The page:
The biomass energy component (previously the improved cook stove (ICS) component) of ESAP Phase 2 began in March 2007 and will run for five years with a realigned development objective.
During ESAP Phase 1 and the bridging phase, the ICS component was one of the most successful in achieving its objective and meeting dissemination targets. It has been focused on improving fuel wood efficiency and addressing gender and health issues through ICS programmes in the mid-hills.
ESAP Phase 2 provides a more comprehensive approach towards overall biomass energy development that supports the achievement of the long-term development objectives of poverty reduction, social justice, and the empowerment of the rural population. In addition to promoting ICS, the BESP component has an objective of working on strengthening biomass energy policy, build institutional capacity and promote decentralization in the rural energy sector.
In Phase 2 BESP has broadened its scope of its work and included all major biomass energy technologies i.e. technical support for biomass briquettes, bio-fuel and gasifiers including improved cook stoves. It has also broaden its coverage area by including improvement of cooking stoves at hotels, restaurants, schools, army barracks, and religious centers across the country.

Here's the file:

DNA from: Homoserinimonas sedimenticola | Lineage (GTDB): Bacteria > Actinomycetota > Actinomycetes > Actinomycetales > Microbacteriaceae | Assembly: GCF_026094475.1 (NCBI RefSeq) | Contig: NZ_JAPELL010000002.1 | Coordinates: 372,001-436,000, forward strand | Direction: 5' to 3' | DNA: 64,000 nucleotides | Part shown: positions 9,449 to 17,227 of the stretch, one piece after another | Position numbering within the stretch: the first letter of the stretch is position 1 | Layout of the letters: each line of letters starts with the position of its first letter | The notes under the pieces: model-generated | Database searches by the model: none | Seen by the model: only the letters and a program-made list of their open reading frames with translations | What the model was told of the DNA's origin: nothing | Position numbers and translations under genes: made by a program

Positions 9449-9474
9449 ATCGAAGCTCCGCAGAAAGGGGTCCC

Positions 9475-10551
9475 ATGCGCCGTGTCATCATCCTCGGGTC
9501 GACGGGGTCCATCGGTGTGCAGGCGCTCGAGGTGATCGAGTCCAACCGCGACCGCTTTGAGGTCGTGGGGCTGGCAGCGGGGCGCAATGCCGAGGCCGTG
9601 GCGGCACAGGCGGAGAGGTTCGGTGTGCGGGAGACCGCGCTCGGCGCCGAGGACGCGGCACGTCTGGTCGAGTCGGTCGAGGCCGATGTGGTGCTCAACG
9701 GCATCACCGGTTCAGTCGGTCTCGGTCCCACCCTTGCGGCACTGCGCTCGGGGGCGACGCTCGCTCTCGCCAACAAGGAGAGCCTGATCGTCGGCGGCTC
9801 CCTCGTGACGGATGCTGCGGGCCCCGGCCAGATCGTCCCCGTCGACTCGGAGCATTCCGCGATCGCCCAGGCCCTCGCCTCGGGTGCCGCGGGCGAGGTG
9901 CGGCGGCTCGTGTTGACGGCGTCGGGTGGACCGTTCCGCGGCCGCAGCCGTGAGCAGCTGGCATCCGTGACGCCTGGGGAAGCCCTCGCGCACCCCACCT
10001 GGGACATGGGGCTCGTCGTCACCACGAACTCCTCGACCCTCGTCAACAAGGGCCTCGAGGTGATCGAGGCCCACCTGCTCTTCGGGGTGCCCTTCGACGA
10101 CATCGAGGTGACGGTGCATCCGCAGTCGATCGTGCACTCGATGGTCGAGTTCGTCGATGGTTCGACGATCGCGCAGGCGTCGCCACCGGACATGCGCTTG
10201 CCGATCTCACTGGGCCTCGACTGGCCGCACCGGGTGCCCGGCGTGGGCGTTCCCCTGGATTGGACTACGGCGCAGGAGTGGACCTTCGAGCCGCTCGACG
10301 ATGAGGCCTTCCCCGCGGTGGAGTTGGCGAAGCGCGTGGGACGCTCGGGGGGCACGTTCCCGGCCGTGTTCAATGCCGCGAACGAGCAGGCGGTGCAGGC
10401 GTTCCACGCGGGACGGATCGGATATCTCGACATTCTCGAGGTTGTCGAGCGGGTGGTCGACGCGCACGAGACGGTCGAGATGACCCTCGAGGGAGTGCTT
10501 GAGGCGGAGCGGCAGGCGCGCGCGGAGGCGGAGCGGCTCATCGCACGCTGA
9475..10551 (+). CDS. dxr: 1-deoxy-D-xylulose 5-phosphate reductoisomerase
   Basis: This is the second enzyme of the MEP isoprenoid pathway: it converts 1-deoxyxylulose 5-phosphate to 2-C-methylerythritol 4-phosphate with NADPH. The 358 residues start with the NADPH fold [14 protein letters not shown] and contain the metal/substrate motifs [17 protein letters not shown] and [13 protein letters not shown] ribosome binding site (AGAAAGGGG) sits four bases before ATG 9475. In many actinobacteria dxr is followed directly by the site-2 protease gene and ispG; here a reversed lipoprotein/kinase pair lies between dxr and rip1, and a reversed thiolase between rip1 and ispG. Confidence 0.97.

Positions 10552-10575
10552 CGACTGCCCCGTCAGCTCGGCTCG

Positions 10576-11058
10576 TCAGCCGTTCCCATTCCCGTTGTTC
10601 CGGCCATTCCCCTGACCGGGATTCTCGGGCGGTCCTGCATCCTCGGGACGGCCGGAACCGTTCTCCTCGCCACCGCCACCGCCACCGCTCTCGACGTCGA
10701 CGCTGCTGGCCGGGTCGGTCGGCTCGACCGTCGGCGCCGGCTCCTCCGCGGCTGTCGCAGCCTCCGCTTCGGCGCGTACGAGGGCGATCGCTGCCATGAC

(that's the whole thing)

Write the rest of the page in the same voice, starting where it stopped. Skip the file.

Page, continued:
What is Biomass Energy?
Biomass, as a renewable energy source, refers to living and recently dead biological material that can be used as fuel or for industrial production. In this context, biomass is commonly plant matter grown to generate electricity or produce heat. For example, forest residues (such as dead trees, branches and tree stumps), garden waste and wood chips may be used as biofuel. However, biomass also includes plant or animal matter used for production of fibers or chemicals. Biomass may also include biodegradable wastes that can be burnt as fuel. It excludes organic material which has been transformed by geological processes into substances such as coal or petroleum.
Industrial biomass can be grown from numerous types of plants, including miscanthus, switchgrass, hemp, corn, poplar, willow, sorghum, sugarcane, and a variety of tree species, ranging from eucalyptus to oil palm. The particular plant used is usually not important to the end products, but it does affect the processing of the raw material.
Although fossil fuels have their origin in ancient biomass, they are not considered biomass by the generally accepted definition because they contain carbon that has been "out" of the carbon cycle for a very long time. Their combustion therefore disturbs the carbon dioxide content in the atmosphere.